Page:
Clinical Significance of Granulomas in Crohn’s Disease: A Systematic Review and Meta-analysis.

Clinical Significance of Granulomas in Crohn’s Disease: A Systematic Review and Meta-analysis.

J Gastroenterol Hepatol. 2019 Sep 14;:

Authors: Hong SW, Yoon H, Shin CM, Park YS, Kim N, Lee DH, Kim JS

Abstract
BACKGROUND AND AIM: Epithelioid granuloma is one hallmark used to histologically diagnose Crohn’s disease (CD). However, the clinical significance of granulomas in CD is unclear. Therefore, we performed a meta-analysis to compare the clinical features with CD according to the presence of granulomas.
METHODS: A literature search in PubMed, EMBASE, and Cochrane databases was performed on manuscripts published until Oct 2018. We included studies that met the following inclusion criteria; (1) patient: patients with CD; (2) exposure: granulomas on the pathology; (3) comparator: no granulomas; (4) outcomes: disease location, disease behaviour, perianal disease, disease activity, use of biologics, and CD-associated hospitalization, surgery.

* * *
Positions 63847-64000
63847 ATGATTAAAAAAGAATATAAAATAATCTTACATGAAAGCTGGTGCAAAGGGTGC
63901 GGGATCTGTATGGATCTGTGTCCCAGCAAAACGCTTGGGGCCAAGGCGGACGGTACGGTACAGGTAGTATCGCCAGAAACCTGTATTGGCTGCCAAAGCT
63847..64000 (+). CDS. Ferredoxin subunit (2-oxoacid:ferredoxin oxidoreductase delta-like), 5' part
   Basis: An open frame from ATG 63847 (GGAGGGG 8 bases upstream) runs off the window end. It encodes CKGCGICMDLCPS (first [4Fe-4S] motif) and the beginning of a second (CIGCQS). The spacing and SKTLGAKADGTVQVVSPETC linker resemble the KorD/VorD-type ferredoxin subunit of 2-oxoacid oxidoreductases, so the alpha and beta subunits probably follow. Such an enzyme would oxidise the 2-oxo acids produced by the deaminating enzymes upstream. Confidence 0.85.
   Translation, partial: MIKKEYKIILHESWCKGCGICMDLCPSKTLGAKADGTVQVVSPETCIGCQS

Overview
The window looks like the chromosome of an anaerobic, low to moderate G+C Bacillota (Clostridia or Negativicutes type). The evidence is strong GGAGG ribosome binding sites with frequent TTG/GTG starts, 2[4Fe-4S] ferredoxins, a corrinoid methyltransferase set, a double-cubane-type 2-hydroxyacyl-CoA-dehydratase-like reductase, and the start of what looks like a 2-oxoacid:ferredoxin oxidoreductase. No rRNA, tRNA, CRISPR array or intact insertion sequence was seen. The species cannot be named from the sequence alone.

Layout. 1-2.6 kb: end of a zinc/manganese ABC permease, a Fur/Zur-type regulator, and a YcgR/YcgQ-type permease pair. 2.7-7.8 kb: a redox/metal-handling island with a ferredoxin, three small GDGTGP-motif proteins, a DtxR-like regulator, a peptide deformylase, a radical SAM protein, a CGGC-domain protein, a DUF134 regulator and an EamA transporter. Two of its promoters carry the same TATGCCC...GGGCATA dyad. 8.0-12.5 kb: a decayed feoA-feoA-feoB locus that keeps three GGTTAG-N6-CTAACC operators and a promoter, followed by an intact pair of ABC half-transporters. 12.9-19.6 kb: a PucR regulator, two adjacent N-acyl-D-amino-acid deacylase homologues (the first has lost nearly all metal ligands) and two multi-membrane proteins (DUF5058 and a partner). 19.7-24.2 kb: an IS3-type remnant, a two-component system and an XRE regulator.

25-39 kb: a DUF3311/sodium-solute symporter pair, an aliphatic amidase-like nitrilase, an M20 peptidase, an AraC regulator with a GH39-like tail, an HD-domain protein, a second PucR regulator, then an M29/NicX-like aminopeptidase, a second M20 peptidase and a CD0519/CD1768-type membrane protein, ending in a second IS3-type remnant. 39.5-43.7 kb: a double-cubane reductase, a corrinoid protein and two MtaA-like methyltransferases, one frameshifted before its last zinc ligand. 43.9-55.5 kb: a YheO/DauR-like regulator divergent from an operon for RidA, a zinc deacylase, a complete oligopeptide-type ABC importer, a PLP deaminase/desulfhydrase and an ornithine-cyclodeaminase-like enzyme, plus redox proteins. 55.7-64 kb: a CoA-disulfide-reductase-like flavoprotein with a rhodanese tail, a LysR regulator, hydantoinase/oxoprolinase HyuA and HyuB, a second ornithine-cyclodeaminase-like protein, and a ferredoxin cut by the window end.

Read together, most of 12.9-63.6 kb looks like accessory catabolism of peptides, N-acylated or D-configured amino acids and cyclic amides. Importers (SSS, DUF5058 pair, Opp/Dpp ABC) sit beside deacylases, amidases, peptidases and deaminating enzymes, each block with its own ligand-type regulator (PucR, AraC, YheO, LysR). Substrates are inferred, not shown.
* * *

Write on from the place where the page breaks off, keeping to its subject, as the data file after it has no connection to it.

RESULTS: Nineteen studies met our inclusion criteria. Granulomas in CD patients were associated with a higher proportion of ileocolonic disease (odds ratio [OR] 1.49, 95% confidence interval [CI]: 1.21-1.83), a higher proportion of upper gastrointestinal disease (OR: 2.25, 95% CI: 1.28-3.95), a higher proportion of penetrating behaviour (OR: 1.48, 95% CI: 1.09-2.01), a higher prevalence of perianal disease (OR: 2.15, 95% CI: 1.48-3.11) and a higher severity index at presentation (standardized mean difference [SMD]: 0.20, 95% CI: 0.09-0.32). In addition, use of biologics was significantly higher in CD patients with granulomas compared to without granulomas (OR: 1.66, 95% CI: 1.07-2.59). The presence of granulomas was significantly associated with CD-associated hospitalization (OR: 3.88, 95% CI: 1.44-10.49), but not with CD-associated surgery.
CONCLUSIONS: Clinical features in CD patients were significantly different according to the presence of granulomas. It may indicate a more aggressive phenotype of CD.

PMID: 31522456 [PubMed – as supplied by publisher]

PubMed Link: https://www.ncbi.nlm.nih.gov/pubmed/31522456?dopt=Abstract